Just occasionally one has the opportunity to convene a conversation that one knows will change things for those present.
I feel this way about hosting Freddy Mutanguha and Janine Webber next Wednesday for our Holocaust Memorial Day commemoration, and I am grateful to Robin Heller for the introduction.
Marking the liberation of Auschwitz and that hopeful yet hollow cry that reverted through Europe and the world: ‘Never Again’, we have the privilege of hearing about the Rwandan genocide of 1994, through the eyes of a man who dedicated his life to the commemoration of that tragedy. Freddy was eighteen when his parents and four of his siblings were murdered by those who had been neighbours and friends in what is understood now as one of the most horrific genocides in history. Now leading the Aegis Trust and memorial museum Freddy is well placed to discuss the theme of this year’s event Ordinary People and why their stories so illuminate the path of justice for us all – and what better fellow guest than Janine Webber, close friend of the synagogue whose life is given over to tell the stories of ordinary people like her who have become, for us, extraordinary people.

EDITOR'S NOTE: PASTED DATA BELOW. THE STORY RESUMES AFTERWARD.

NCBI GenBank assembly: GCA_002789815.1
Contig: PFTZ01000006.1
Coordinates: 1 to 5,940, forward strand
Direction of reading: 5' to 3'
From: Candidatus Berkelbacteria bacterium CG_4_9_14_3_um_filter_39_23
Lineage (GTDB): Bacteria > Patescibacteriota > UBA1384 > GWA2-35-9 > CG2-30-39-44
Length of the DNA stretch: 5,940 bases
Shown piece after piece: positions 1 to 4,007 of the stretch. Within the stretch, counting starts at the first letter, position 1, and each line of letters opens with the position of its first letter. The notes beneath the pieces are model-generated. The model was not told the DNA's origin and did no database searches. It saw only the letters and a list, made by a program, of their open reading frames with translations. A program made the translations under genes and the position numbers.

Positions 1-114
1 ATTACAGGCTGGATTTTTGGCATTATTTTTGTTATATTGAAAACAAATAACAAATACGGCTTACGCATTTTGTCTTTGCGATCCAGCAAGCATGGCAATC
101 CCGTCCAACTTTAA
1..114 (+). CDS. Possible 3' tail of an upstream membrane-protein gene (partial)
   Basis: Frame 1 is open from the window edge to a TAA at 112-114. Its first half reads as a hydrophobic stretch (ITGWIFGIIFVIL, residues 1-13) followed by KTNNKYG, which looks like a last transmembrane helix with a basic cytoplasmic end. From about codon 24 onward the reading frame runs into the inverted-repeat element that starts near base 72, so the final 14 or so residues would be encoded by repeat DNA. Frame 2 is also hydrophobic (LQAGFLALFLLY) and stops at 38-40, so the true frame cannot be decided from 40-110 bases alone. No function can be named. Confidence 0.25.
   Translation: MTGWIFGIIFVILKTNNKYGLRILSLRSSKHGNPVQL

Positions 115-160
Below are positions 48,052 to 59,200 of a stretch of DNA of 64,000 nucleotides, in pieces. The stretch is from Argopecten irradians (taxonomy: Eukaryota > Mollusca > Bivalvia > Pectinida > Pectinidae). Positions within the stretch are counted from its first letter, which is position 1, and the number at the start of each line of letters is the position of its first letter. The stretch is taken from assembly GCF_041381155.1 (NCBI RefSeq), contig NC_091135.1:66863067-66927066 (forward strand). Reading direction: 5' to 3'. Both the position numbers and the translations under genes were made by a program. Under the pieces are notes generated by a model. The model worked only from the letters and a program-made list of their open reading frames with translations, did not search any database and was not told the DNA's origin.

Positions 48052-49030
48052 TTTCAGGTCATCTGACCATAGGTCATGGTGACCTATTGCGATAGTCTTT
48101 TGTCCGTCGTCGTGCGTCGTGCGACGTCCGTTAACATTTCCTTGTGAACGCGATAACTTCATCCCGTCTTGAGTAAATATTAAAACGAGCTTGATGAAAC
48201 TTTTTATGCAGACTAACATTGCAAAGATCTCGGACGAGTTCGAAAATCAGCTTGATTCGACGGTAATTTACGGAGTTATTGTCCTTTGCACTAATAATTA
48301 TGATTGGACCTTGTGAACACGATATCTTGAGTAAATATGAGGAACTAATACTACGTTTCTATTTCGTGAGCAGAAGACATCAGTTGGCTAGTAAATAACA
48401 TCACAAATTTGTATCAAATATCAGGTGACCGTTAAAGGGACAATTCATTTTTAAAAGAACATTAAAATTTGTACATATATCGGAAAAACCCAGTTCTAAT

Thinking of Elie Wiesel who wrote “Wherever men and women are persecuted because of their race, religion, or political views, that place must-at that moment-become the centre of the universe”. (from The Kingdom of Memory:Reminiscences). That is the purpose of HMD and why we engage with alacrity.
The three events I wanted to remind you of this shabbat is the aforementioned HMD event, plus our Civic service and FPS hosting a Belarusian event. All are connected by people and how individuals are, of course, the centre of the universe.
Civic service: Celebrating our synagogue’s 70th year is truly celebrating all the individuals who built and sustained our congregation and the spot it occupies here in Finchley and in the wider borough of Barnet in London. We have much to celebrate and I hope you will join us as we kick off the year with this service that will show off all we are – the stories we tell, the music we make and the prayers we offer together as a community. So many honoured guests accepted our invitation and we need you there too. So looking forward to seeing you for this special Shabbat service. Sign up here.
Belarusian tea: After our Civic service next Saturday. As part of our twinning commitment with Mogilev Keshet community and Rabbi Grisha Abramovich, Alex Bud and Wika Dorosz are hosting an event with the Anglo-Belarusian Society all to promote friendship between the Belarusian and Jewish communities in Finchley. With the background of the war in the Ukraine this event of solidarity and cultural exchange feels all the more important. With music, the history of Jews in Belarus and food and drink it promises to be a special afternoon.
Wishing you Shabbat Shalom in the midst of this cold and dark January,
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